you gotta love max


Samantha is an incredibly passionate actress. Natalka goes on a traumatic emotional journey similar to Yuri’s and it requires an actress of a certain caliber to bring those emotions to life. Samantha had easy access to all of that. She was wonderful.” — Max Irons on working with Samantha

You gotta love Max… The film was so dark, but I don’t think I’ve ever laughed so much off-set. We got on instantly, which was lucky, as on our first day we had a love scene. I opened the schedule and went, “Argh!” But you just have to dive straight in and not take yourself too seriously. It was funny, actually.” — Samantha Barks on working with Max

seolmin97  asked:

18+22 hoshi fluufffyyy flufff pleaseeee :) really gratefull for admins dat writeee suchhh fabfab stuff 🙆 to mani moree followeerrssss tooo. Fightinggf!!!!💪

18. “If we were to one day separate, what should I do then?”

22. “You’re the only one I see.”

A/N: AHHH I hope this was to your liking, I wrote it so long ago but kept forgetting to post it?? I’m so so sorry!! All the admins have been going insane due to Diamond Edge, keep a look out for our blog about it?? might take a few more days before any of us are even able to type out a word without screaming (mainly just me and jihooned i think)

also this totally did not happen to me in real life hahaha bye

- admin hoshit 💕

Word Count: 998 words

Genre: Fluff, a little crack? everything I write somehow turns into crack please forgive me 

Warnings: nope!

“Soonyoung, I don’t think I want to do this anymore,” you whimper, staring unhappily at the haunted house maze.

The rest of the boys have already disappeared in at intervals randomly determined, you suspect, by the scary looking pumpkin man guarding the entrance of the maze. Soonyoung and you were the only ones left, and the strangled screams of Jihoon, who disappeared in with Seungcheol twenty minutes prior, was the only indication of whether the boys exited alive or dead, and even that was debatable.

“We’ll be okay, we have each other,” Soonyoung whispers back, trying his best to reassure you, his trembling hands betraying the fact that he was utterly petrified.

“You may enter,” an ominous voice cuts through the air, startling both of you, and Soonyoung grabs your hands, muttering unhappily about bets and regrets and being a man.

“It’s a haunted house maze, so they shouldn’t make the maze too hard right? Since the main point is to scare us?” You question hopefully, Soonyoung nodding with a grim, determined look.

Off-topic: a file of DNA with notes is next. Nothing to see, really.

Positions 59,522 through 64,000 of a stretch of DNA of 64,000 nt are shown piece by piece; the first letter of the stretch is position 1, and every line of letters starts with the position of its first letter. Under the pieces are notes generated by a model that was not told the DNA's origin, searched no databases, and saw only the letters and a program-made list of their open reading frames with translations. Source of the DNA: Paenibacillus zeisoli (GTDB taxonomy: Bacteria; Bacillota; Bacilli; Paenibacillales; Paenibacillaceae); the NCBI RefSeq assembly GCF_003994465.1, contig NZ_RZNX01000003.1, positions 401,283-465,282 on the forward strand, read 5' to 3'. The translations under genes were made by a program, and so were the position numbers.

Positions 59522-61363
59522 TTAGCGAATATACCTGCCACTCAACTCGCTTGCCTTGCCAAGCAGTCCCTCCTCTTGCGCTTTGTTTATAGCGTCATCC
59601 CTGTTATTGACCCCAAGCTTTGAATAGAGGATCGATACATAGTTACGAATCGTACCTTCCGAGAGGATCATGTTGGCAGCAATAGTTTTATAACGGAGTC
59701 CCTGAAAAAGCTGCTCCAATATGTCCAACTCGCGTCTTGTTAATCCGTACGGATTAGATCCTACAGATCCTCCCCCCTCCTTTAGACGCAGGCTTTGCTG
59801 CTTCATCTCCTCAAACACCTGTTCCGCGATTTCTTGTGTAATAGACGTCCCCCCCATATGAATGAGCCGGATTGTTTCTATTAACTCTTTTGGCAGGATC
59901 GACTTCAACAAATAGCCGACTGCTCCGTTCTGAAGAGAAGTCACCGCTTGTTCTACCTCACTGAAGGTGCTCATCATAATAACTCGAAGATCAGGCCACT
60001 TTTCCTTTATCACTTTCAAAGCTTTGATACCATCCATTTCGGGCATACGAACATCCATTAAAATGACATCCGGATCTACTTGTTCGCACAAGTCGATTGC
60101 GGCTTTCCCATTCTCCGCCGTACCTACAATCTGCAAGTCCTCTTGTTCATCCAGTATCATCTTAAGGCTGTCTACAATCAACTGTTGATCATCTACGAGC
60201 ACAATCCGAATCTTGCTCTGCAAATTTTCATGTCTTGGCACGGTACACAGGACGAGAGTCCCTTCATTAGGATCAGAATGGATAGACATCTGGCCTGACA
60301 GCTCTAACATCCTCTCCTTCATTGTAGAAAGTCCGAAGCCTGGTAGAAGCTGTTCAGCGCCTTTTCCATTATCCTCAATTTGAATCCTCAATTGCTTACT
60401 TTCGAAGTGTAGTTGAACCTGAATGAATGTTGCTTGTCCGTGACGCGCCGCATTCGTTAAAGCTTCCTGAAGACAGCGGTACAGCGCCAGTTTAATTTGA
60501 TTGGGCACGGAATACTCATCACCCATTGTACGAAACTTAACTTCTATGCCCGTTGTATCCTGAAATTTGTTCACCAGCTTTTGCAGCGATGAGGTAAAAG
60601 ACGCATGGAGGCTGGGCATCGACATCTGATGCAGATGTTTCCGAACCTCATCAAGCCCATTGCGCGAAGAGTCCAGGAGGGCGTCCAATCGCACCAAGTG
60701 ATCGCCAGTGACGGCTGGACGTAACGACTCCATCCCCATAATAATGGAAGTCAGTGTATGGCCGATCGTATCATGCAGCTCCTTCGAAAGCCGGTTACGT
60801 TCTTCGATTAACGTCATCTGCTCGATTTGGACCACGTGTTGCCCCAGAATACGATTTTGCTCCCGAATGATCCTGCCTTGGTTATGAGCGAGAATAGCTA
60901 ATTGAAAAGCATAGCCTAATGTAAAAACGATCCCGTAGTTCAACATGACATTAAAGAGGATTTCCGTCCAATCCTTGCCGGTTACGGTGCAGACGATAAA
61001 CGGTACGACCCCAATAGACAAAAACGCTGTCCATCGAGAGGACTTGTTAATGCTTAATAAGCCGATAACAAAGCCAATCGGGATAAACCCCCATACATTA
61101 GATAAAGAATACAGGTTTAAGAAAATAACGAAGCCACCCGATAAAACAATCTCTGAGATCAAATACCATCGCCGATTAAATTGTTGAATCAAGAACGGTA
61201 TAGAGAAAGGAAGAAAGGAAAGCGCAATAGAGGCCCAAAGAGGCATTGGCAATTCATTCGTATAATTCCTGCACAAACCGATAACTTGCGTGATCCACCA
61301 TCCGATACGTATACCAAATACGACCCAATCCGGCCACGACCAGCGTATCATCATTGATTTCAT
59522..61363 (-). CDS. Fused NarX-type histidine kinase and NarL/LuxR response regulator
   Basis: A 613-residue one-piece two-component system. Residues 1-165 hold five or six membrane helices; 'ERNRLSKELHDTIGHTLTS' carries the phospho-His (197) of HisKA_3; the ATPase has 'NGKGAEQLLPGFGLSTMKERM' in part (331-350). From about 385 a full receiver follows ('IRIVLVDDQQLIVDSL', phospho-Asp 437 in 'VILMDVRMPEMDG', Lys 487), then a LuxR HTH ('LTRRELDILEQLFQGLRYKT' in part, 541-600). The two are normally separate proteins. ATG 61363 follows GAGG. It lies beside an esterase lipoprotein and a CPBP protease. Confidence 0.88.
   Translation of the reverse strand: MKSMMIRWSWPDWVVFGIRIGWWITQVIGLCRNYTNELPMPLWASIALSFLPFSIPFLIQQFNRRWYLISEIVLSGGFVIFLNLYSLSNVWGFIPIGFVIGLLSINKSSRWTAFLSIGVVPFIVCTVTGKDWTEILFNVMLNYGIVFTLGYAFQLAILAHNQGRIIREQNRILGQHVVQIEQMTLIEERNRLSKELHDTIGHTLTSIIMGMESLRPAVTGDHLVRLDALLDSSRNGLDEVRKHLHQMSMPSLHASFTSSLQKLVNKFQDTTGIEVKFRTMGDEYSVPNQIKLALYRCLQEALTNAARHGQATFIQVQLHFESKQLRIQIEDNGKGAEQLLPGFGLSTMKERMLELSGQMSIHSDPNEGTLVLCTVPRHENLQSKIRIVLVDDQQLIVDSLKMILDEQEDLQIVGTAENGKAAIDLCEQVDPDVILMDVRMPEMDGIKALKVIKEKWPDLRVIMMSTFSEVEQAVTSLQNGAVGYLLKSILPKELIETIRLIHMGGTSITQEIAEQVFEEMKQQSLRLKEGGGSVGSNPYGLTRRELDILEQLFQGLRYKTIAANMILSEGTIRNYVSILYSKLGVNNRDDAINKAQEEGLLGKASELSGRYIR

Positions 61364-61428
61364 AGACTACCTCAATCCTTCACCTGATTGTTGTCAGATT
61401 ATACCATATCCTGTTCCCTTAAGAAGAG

“We can do this.”


I must have jinxed the maze, you thought desperately, clutching the back of Soonyoung’s shirt as you recovered from the last scare not five seconds past, the man with an Honest To God chainsaw popping out from who-knows-where, chainsaw revving and about two inches away from Soonyoung’s face as you dragged him backwards when his legs have, apparently, failed him.

“Let’s take a break,” Soonyoung suggests, perspiration rolling down his face as he gasps for breaths, illuminated only by the red light shining through the spaces between the hedges of the maze.

You nod, and the both of you collapse on the floor at a relatively safe spot of the maze, in the dead end that at least protected you from jumpscares from three sides. If someone came from the one open side, you would just resign yourself to feigning death and hoping that they would take pity on you.

After a few moments, you start giggling when Soonyoung starts swearing under his breath, angrily complaining about the maze and how difficult it was.

“It’s just a haunted house maze, why would the workers take their jobs so seriously?” He half shouts, gesturing wildly at the surroundings, all three hedges and one entrance worth.

You laugh, pulling him up to continue through the maze, wanting to make sure that even though Soonyoung had already lost the bet of who gets through the maze fastest, he wouldn’t be the last and have to clean the practice room for a month. You had to admit, though, that after the fifth jumpscare, you were pretty tired of getting scared, even though that did nothing to detract from your fear.

The two of you exit the dead end cautiously, looking left and right just in case someone was there in ambush.

“It’s clear n—” You cut yourself off with a scream, a face popping out from the side of the hedge through a concealed opening, Soonyoung already flailing and propelling himself wildly to the furthest side with you in tow.